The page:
Tips for Staying Sober
Staying sober is a lifelong process, and we understand that cravings can be an obstacle for patients during the recovery process. When you learn how to break addiction habits and identify cravings, you can manage and avoid the urge to relapse.
How to Break Addiction Habits
ØªÙØ¯Ø± Ø§ÙØ®ÙØ§Ø±Ø§Øª Ø§ÙØ«ÙØ§Ø¦ÙØ© Ø§ÙØ±Ø³ÙÙ Ø§ÙØ¨ÙØ§ÙÙØ©
- Staying sober means that you have to recognize and acknowledge your cravings. To understand how to break addiction habits, you first must accept the fact that you’re having a craving, so that you can identify the feeling and deal with it appropriately. It’s normal and natural to feel cravings, and you give yourself power over those feelings when you eliminate your fear, deal with them logically and calmly, and recognize that you’re the one in control.
- Avoid situations where you know you’re likely to have cravings. If you’re at a social function and feel an uncontrollable urge to drink or do drugs, leave the party—don’t worry about being rude or saying goodbye, just leave. Removing yourself from any potentially dangerous environment supports staying sober.
- In order to learn how to break addiction habits, examine your old patterns of behavior and make appropriate adjustments. Instead of drinking socially with friends after work, go to the gym, start a hobby, or take a class. Keep yourself occupied with enriching activities. Exercise is especially good for dealing with cravings, as the natural endorphins relieve stress and make you feel well. Activities like yoga and karate are excellent for achieving self-control and internal balance.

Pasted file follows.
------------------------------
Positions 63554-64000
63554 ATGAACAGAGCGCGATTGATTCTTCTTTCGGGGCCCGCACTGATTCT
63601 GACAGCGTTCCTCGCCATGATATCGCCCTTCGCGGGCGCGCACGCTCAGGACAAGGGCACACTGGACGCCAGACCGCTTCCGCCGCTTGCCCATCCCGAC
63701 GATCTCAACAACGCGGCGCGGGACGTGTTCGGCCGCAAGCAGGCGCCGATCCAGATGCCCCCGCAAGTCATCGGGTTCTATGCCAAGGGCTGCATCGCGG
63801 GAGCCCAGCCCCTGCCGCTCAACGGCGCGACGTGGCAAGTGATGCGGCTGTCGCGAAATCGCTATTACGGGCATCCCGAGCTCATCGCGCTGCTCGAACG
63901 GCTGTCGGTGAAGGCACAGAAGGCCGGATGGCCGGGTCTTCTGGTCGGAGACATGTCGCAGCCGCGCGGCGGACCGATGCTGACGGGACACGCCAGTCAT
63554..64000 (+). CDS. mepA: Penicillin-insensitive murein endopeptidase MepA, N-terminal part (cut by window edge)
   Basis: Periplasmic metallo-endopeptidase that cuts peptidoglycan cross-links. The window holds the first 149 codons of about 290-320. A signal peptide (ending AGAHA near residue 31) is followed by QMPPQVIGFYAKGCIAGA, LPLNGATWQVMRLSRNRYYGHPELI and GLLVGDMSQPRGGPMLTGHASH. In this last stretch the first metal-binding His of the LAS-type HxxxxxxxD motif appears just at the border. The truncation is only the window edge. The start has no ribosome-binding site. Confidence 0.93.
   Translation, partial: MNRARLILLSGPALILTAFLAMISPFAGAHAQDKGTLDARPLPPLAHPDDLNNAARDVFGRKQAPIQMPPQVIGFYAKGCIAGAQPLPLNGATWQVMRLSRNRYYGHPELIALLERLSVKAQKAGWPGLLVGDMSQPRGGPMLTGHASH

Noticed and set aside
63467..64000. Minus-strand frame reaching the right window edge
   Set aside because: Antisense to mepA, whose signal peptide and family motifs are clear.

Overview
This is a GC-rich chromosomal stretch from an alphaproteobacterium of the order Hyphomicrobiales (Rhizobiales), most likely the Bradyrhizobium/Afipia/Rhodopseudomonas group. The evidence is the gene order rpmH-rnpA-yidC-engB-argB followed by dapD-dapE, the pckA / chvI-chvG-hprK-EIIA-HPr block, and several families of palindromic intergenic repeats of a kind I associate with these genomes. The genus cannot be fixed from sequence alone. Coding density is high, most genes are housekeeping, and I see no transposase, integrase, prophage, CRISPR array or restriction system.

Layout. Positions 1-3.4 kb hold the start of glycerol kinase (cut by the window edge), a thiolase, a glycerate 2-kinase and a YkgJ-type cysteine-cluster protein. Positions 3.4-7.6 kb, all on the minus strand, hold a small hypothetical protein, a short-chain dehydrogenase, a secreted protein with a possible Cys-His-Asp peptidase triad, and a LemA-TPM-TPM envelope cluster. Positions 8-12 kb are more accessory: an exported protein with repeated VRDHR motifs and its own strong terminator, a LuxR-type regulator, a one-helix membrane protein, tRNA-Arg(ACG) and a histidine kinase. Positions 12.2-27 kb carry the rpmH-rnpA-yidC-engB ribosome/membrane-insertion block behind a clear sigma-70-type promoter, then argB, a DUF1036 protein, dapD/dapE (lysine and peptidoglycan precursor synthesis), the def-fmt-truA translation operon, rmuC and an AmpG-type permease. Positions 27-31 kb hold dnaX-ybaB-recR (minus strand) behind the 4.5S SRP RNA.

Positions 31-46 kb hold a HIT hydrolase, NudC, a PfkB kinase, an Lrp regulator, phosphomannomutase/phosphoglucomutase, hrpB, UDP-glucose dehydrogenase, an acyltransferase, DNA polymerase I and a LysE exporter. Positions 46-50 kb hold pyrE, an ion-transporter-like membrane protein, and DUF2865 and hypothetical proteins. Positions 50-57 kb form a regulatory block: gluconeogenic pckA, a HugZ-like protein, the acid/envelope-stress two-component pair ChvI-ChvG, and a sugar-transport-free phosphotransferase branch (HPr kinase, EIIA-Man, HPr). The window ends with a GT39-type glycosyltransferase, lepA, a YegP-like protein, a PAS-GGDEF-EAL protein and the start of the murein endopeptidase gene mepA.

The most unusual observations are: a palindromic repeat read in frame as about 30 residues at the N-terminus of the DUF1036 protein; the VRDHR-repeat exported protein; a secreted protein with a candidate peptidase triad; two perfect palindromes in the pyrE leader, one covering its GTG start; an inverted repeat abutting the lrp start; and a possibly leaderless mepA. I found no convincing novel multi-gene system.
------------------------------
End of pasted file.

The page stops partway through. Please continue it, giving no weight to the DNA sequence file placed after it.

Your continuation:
- Eat well. It’s not only what you eat that matters, but also how much you eat. Cravings can occur if you’re hungry and cranky, or have imbalanced nutrients – so sticking to a regular meal and snack schedule is important to staying sober.
- Probably the best way to break addiction habits is to regularly attend AA or NA meetings. These support groups are made up of people just like you who experience cravings and overcome them using a variety of methods. Not only will you have the social support to resist cravings, but you’ll likely learn important coping tools from other recovering addicts.
- Outside of AA and NA, individual counseling with an ongoing outpatient addiction program can be a great resource. Your counselor and group members will listen to you without any judgment and can help you understand and deal with triggers and develop a plan for staying sober.